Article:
Condemn the NSG decision to approve special exemption for India from its nuclear trade rules. Statement by Coalition for Nuclear Disarmament and Peace – CNDP The decision of the 45-nation Nuclear Suppliers Group (NSG) to approve a special exemption for India from its nuclear trade rules deserves to be condemned as strongly as the Indo-US nuclear deal and for the same reasons. The Coalition for Nuclear Disarmament and Peace (CNDP) continues to oppose the deal as it undermines the prospects of global nuclear disarmament, promotes the cause of nuclear militarism and nuclear-weapon build-up in India, threatens to intensify the arms race between India and Pakistan , carries forward the perilous US-India “strategic partnership”, and seriously distorts India’s energy priorities.The NSG decision is a major step towards operationalising the deal, which while serving vested interests, both political and corporate, would clearly raise the likelihood of a global/regional apocalypse and is even otherwise detrimental to the interests of people of India. As a group committed to nuclear disarmament, the CNDP condemns the NSG decision as well as the means – the use of diplomatic threats and brute coercive power – adopted to reach this decision. The CNDP also finds the statement by Pranab Mukherjee on September 5, which is credited with having secured the consent of some of the initially dissenting members of the NSG, including Austria, Ireland and New Zealand, deeply hypocritical. More so, as his reiteration of India’s commitment to “a voluntary, unilateral moratorium on nuclear testing” completely dodges the issue of Indian Prime Minister’s categorical assertion in the Indian parliament in his concluding reply to the debate on confidence motion as recently as on July 22 last: “I confirm that there is nothing in these agreements which prevents us from further nuclear tests if warranted by our national security concerns”. If it is to be sincere, the claim that India does “not subscribe to any arms race, including a nuclear arms race” means that the country should commit to not manufacturing any more nuclear weapons, to ceasing the production of plutonium and Highly Enriched Uranium, stopping the construction and plans for deployment of a nuclear submarine, and not developing longer range missiles. The CNDP calls upon India to adopt all of these measures immediately as a part of a larger effort to further global nuclear disarmament. Signed /- Admiral Ramdas, Sukla Sen and J. Sriraman Coalition for Nuclear Disarmament and Peace – CNDP A – 124 / 6, 1st Floor, Katwaria Sarai New Delhi – 110016, telefax – 011-26517814 e mail – cndpin…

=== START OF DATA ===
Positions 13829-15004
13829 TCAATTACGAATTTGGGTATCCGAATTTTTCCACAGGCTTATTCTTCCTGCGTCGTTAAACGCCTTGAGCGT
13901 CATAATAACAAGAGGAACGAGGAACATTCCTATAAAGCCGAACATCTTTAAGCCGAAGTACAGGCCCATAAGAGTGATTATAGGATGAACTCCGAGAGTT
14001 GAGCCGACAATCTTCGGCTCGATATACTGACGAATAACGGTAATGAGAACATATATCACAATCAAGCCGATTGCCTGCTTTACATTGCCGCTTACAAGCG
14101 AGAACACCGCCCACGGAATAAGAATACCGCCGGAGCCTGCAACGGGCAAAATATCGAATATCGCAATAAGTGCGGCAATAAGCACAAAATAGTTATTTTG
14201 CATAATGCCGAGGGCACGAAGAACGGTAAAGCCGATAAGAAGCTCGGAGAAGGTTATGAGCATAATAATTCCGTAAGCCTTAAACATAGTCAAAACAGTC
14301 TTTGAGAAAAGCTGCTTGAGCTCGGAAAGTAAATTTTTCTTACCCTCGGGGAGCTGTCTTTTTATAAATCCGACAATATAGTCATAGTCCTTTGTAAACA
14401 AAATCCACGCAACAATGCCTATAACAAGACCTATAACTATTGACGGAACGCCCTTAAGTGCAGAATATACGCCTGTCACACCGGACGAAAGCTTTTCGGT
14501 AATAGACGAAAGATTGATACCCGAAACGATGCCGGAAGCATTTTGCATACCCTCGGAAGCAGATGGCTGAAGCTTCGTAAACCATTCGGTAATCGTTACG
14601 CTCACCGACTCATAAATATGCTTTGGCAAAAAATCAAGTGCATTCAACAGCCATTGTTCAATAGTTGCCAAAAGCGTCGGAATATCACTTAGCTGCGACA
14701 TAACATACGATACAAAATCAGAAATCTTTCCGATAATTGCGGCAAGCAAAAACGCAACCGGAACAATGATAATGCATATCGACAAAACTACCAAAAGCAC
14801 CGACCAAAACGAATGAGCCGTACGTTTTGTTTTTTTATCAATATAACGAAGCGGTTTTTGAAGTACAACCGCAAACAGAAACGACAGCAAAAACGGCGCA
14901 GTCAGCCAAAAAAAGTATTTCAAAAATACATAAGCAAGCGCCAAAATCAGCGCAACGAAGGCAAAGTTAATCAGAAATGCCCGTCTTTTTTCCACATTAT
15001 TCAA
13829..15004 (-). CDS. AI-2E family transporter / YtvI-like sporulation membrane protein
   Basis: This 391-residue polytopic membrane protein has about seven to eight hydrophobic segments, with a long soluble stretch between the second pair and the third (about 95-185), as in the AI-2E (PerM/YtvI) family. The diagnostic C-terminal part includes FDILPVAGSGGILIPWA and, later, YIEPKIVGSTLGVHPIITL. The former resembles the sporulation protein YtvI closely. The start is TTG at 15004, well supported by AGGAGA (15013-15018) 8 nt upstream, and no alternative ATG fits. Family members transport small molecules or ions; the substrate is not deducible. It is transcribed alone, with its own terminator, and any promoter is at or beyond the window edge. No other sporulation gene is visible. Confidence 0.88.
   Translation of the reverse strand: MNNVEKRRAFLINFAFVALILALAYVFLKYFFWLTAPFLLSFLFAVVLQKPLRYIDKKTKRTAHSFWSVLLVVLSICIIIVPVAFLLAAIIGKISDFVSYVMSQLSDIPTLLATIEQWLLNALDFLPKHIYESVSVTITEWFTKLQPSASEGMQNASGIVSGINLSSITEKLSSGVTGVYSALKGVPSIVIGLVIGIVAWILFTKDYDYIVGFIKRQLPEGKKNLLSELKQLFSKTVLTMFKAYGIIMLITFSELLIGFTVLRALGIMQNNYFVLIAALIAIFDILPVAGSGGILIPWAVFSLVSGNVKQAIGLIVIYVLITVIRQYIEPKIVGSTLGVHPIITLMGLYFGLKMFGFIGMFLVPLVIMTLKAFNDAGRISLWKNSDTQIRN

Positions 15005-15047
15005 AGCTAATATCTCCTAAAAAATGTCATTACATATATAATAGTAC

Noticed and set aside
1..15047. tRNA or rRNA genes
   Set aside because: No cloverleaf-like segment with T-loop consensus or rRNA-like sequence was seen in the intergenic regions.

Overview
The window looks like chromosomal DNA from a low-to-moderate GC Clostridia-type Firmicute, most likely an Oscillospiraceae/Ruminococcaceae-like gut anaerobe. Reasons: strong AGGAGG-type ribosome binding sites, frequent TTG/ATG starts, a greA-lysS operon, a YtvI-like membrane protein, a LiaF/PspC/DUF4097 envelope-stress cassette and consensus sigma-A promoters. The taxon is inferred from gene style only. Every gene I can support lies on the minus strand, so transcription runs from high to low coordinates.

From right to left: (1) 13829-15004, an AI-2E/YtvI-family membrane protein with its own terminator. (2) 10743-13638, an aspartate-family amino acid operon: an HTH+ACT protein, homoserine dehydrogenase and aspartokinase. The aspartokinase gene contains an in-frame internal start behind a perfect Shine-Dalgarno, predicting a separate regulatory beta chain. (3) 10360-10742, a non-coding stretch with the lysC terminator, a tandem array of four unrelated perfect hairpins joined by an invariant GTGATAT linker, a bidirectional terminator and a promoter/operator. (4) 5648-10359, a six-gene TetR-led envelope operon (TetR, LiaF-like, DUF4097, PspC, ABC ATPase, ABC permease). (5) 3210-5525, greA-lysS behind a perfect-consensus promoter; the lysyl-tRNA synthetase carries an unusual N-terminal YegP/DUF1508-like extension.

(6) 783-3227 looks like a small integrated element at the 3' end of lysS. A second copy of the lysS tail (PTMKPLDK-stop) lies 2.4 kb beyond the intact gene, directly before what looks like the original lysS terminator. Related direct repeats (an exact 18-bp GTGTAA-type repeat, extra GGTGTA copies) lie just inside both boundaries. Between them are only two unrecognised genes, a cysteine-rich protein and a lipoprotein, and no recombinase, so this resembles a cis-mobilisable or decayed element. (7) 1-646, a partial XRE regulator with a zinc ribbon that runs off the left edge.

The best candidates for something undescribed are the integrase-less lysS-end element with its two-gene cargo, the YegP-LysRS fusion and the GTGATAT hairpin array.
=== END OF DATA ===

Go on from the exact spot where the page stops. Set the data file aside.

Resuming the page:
5. Satish
    September 10, 2008

    Mahesh,What ever you are smoking it must be real good stuff can you pass it to us πŸ˜‰I have only one thing to say <>“NO WAY”. <><>POSITIVE IMPACT MY BOTTOM.<>Positive impact must have happened when we didn't weaponize after 1974 peaceful explosion. It should have happened when we rejected numerous requests being made for our nuclear technology (Reactor & ENR). Positive impact should have happened when we showed restraint even after Chinese nuclear and missile proliferation to Pakistan. Positive impact should have happened when we were pushing for total disarmament of nuclear weapons 1 year after weaponization by Pakistan (we started weaponizing only in late 1989).Now after NSG waiver its a buyers market. US congress will approve the deal it has no choice. It is deliberate sequencing of the deal to force a decision on US congress.We must make sure that we have legally binding assurances from Russia and France for uninterrupted fuel supply under all circumstances for entire life of reactors we import. There should be no right to return clause. There should a clause which says that these countries should not state internal/external laws as a reason for failure to follow through their commitment/implementation of the nuclear agreement.Termination and dispute clauses should be clearly mentioned.Termination of agreement should not effect prior commitments that were agreed upon previously during the implementation of the deal.

  6. Mahesh Z
    September 10, 2008

    One thing that can have a huge positive impact on US congress and world over, would be to voluntarily put one of the declared civilian reactor under IAEA safeguards as per the new IAEA agreement.

  7. Satish
    September 10, 2008